It took three years to go from indictment to a trial, but on Monday, Barry Bonds’ perjury trial started with 40 jurors quickly getting dismissed from a prospective jury pool of slightly more than 100 people.

U.S. District Judge Susan Illston excused one juror because of a death in a family. A second person was dismissed because of his allegiance to the San Francisco Giants.

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“I’m a Barry Bonds fan and I’m a huge SF Giants fan. It’s my life. I don’t know if I could judge Mr. Bonds after providing me with so much entertainment. It’s an intimate relationship,” prospective juror No. 22 wrote on a questionnaire he filled out on Thursday. “I don’t think I could find him guilty.”

The judge has sealed the prospective jurors’ names until after the trial concludes. No. 22 identified himself as age 35 and working at Target as an “in-stock team member.”

Illston also granted the request of both sides to dismiss another 38 prospective jurors with perceived biases. One of them, for instance, was dismissed because her mother worked for a district attorney.

“That puts a relatively large hole in the prospective jurors,” Illston said.

The judge called a recess soon after the jury pool was cut down, so she could consider prosecutors’ request to dismiss an additional 10 jurors. About 40 minutes later, court resumed with Illston saying she expects to have just enough people to fill the jury.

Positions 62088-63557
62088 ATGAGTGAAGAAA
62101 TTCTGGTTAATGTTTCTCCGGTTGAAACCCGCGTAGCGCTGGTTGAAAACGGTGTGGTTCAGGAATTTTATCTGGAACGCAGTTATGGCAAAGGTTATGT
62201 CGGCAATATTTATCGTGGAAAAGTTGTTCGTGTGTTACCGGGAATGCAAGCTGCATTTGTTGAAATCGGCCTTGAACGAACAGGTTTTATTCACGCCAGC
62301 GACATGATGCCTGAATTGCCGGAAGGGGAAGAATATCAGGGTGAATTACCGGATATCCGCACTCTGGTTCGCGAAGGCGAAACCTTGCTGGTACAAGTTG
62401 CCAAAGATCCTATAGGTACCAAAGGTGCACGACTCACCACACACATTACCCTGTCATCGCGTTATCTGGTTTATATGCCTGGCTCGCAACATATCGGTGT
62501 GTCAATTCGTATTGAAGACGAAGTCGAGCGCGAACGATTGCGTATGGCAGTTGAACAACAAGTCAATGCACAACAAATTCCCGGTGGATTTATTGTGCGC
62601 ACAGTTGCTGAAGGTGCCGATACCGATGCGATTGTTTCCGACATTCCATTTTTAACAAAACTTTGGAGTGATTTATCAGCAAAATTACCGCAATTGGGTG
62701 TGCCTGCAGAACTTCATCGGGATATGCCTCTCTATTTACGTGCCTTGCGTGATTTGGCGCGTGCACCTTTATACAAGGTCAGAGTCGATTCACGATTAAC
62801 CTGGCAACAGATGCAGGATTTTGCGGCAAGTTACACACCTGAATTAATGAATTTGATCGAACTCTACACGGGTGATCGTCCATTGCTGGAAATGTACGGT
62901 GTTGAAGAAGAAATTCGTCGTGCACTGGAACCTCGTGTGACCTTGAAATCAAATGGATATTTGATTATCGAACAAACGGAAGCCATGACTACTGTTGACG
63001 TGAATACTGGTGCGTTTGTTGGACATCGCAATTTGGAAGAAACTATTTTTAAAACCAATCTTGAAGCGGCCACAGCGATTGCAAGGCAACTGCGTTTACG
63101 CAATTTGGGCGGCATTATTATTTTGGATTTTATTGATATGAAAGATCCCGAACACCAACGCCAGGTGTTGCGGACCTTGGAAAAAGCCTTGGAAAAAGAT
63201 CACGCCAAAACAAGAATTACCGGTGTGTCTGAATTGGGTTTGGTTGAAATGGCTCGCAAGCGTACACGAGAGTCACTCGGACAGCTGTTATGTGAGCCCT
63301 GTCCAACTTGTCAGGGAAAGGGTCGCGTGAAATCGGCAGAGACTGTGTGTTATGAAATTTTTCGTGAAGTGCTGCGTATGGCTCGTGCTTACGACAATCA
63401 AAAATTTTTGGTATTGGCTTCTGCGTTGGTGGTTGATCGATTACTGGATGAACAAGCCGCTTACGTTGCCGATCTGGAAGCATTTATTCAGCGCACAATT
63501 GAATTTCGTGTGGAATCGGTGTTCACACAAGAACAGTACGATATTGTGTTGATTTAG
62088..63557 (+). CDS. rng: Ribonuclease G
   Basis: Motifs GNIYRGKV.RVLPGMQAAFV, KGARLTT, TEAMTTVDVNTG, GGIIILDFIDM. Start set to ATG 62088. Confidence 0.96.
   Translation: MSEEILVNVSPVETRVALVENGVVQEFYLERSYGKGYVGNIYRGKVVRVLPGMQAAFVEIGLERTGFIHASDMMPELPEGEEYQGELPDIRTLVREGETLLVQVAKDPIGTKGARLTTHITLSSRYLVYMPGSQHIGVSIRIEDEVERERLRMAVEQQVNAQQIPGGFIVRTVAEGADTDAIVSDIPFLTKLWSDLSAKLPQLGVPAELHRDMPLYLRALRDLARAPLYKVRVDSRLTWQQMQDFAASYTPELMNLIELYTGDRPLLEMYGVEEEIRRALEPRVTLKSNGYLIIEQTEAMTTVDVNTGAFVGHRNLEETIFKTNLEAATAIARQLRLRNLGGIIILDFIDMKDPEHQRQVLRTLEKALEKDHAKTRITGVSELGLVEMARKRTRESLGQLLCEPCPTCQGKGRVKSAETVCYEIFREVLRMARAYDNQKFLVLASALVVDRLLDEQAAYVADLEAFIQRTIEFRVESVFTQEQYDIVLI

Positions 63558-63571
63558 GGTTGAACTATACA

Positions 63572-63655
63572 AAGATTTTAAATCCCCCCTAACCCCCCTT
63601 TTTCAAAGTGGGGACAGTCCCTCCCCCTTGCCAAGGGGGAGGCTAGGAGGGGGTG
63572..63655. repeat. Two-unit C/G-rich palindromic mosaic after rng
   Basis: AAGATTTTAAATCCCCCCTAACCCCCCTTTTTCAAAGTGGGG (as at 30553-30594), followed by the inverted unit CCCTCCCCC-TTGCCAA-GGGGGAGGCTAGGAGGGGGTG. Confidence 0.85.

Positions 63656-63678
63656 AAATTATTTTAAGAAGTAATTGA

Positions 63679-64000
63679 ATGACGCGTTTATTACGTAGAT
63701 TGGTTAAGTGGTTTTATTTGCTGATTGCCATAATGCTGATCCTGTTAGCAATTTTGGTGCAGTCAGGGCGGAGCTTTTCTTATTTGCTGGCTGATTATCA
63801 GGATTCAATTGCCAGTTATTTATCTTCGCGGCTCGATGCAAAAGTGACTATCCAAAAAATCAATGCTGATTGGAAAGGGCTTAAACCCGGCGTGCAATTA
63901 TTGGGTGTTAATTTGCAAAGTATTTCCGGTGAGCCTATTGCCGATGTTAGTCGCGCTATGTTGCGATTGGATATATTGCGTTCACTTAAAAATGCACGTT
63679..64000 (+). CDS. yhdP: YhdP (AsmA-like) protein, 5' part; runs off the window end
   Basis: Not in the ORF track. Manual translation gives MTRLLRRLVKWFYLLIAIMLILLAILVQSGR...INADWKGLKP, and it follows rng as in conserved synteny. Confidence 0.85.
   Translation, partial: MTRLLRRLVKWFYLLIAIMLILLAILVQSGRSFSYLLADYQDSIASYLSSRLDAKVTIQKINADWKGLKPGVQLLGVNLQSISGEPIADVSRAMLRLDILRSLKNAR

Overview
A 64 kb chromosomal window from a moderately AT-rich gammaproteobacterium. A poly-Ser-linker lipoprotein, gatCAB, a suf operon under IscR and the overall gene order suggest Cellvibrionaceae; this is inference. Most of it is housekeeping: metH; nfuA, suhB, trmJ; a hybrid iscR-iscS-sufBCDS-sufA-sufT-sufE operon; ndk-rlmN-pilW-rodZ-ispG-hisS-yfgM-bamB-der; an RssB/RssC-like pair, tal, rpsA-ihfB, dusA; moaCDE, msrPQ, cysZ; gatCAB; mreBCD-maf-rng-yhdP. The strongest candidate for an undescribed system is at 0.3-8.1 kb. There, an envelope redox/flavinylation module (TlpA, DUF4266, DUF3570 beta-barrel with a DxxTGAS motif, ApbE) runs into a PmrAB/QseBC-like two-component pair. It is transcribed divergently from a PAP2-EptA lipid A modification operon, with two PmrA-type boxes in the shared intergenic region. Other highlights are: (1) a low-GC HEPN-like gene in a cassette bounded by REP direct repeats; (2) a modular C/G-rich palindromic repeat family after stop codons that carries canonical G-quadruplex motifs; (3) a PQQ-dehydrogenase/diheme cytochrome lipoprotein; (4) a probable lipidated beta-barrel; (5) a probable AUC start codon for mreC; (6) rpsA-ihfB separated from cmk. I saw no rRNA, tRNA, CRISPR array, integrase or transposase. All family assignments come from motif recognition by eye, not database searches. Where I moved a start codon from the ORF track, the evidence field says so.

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One of the prospective jurors whom prosecutors want excused wrote on her questionnaire: “He is guilty. He lied. He has suffered enuf. There should have been some sort of settlement.” The prospective juror identified herself as 61 years old and holding a law degree.

Bonds, who played for San Francisco when he hit 73 homers in a season and when he broke Hank Aaron’s career home run record, has pleaded not guilty to one count of obstruction and four charges of lying to a grand jury when he denied knowingly taking performance-enhancing drugs.

When he initially entered his plea in December 2007, he was met by a thousands of media, fans and others as television helicopters hovered overhead. Much of that attention was missing on Monday. About a dozen photographers milled outside, but few fans were there to see Bonds walk into the federal courthouse in San Francisco dressed in a dark suit, white shirt and silver tie.

While Bonds sat with his star-studded legal team at the defense table, Jeff Novitzky, the federal agent who led the investigation of the Bay Area Laboratory Co-Operative, joined the prosecutors. Bonds is the biggest name to go to trial from the BALCO probe.

The trial is scheduled to last between two to four weeks.

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